was born in 1906 in Ince, England, near the Trent River—from where his middle name is derived.
His family emigrated to America when Jones was five and settled in Rochester, N.Y. Life was difficult for the family, but the fact that another Rochester resident, Walter Hagen, would win the 1914 U.S. Open came to have a profound influence on Jones.
The game captured Jones’ imagination, and by the time he was a teenager he was caddying for Hagen in exhibitions and emerging as an accomplished player. At 21, he finished 10th as an amateur in the Canadian Open, but his playing career was undone by an ulcer.
Jones studied legendary architect Donald Ross’ fieldwork on the 36 holes he built at Oak Hill Country Club and picked Ross’ brain about the art of course design. Jones decided to pursue course architecture as a career and became the first person to study expressly for such, fashioning his own curriculum at Cornell University.
Jones partnered with Canadian architect Stanley Thompson from 1932–40 and even in the post-Depression era, they built timeless classics like Capilano in Vancouver and Banff in the Canadian Rockies. In 1948, Jones collaborated with golf’s “other” Bobby Jones, Robert Tyre Jones Jr., beloved American amateur, on the Peachtree Golf Club near Atlanta. Jones also is credited with making the 11th and the 16th holes at Augusta National two of the best holes in golf.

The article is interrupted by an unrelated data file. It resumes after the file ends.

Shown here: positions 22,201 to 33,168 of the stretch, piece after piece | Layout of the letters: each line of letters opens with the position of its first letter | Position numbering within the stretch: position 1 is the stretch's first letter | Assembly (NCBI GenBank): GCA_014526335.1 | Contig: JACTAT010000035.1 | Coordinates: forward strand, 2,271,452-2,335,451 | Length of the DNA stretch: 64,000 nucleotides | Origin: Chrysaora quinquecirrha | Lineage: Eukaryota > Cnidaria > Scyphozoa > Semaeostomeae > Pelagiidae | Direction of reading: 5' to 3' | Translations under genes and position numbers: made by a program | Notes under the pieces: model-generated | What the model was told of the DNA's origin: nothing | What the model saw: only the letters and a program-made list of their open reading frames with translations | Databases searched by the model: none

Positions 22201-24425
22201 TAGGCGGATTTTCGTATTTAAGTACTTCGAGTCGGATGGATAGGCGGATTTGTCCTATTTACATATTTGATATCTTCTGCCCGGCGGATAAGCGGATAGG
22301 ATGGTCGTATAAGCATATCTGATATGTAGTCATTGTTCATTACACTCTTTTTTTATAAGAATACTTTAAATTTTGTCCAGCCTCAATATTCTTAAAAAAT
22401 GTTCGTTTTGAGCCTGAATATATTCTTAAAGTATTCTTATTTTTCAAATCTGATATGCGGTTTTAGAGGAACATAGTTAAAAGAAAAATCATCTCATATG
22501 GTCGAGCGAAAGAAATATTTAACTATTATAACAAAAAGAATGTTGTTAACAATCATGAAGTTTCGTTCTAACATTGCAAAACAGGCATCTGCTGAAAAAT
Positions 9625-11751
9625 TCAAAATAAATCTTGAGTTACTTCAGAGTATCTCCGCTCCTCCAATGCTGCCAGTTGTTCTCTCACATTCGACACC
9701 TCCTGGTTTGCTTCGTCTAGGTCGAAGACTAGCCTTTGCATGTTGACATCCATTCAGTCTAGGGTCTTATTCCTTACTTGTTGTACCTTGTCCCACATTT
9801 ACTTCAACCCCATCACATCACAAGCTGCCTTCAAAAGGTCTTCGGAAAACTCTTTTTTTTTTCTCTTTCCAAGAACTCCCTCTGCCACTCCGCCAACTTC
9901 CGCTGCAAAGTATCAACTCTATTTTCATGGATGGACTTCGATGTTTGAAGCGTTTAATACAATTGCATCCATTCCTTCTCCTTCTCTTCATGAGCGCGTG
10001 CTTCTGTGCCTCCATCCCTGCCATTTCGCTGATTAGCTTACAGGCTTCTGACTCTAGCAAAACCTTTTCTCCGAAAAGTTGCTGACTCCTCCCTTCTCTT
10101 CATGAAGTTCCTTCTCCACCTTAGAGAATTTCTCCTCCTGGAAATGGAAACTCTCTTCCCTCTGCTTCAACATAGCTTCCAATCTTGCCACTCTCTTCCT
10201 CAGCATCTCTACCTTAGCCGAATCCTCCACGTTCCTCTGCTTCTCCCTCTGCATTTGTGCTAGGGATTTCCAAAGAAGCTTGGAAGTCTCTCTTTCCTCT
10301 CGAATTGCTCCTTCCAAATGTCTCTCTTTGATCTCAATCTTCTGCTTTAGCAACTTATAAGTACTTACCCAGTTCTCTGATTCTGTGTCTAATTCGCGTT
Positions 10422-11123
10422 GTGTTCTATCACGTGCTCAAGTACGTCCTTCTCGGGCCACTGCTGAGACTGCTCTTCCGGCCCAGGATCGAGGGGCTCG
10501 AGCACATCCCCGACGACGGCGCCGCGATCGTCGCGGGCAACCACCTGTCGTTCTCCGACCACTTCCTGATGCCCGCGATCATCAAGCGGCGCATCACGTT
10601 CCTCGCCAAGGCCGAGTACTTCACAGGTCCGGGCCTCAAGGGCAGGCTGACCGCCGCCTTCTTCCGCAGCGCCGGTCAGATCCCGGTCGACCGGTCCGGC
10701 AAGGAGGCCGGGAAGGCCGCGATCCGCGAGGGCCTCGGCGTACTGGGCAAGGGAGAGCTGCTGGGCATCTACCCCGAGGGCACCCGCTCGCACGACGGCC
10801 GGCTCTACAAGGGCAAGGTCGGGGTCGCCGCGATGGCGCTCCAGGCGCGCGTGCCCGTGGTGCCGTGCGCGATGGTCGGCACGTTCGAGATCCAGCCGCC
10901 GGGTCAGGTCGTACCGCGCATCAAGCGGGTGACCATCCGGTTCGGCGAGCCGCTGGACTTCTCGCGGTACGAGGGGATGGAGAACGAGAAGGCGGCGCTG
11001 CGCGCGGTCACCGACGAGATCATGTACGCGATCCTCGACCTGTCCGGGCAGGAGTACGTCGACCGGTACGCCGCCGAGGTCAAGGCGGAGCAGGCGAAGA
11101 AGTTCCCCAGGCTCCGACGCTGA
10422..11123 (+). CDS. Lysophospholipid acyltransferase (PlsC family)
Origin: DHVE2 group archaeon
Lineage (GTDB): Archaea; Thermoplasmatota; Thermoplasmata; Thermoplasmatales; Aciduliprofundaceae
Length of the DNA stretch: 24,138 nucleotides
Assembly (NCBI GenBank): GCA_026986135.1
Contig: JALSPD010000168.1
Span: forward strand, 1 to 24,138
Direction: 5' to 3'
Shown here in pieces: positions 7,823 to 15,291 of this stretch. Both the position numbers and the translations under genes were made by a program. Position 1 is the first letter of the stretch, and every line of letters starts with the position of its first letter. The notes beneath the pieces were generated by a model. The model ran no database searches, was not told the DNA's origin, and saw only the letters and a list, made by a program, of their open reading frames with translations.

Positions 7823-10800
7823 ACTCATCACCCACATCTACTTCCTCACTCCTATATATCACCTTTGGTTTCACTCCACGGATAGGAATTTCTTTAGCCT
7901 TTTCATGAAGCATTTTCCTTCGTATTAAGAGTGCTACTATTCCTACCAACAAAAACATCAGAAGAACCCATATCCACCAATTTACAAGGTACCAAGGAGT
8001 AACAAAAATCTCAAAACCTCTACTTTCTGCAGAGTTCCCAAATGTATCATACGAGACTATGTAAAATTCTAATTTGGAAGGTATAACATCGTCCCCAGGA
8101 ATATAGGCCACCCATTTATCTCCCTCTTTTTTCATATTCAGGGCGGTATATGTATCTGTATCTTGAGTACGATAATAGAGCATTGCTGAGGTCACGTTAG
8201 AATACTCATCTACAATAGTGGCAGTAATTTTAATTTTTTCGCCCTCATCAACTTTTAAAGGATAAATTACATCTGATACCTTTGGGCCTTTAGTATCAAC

Jones championed the concept of “Heroic Golf,” meaning that if a player wanted to attempt a difficult shot, they be faced with a risk/reward. That’s where Jones became the first architect to regularly employ water as the ultimate hazard. All told, Jones designed or redesigned over 500 courses in 40 states and 35 countries. Right until the very end of a career, which spanned seven decades, Jones subscribed to the notion of “hard par-easy bogey.” Anglebrook, completed in 1998, was his very last creation.
Jones was golf’s original “U.S. Open Doctor” and designed and renovated many of the courses that stood up under the crucible of major championship golf. The best known among them were Oakland Hills (Birmingham, Mich.), the Olympic Club (San Fran.), Oak Hill (Rochester, N.Y.), Congressional (Bethesda, Md.) and Hazeltine National (Chaska, Minn.). Some of his other well-known projects are: Mauna Kea in Hawaii, Dorado Beach in Puerto Rico, the Atlanta Athletic Club and the Robert Trent Jones Golf Club and Golden Horseshoe in Virginia.
Jones and his wife Ione, had two sons, Robert Trent Jr. and Rees, both of whom worked under their father before becoming successful architects in their own right.
Jones died in 2000 at the age of 93.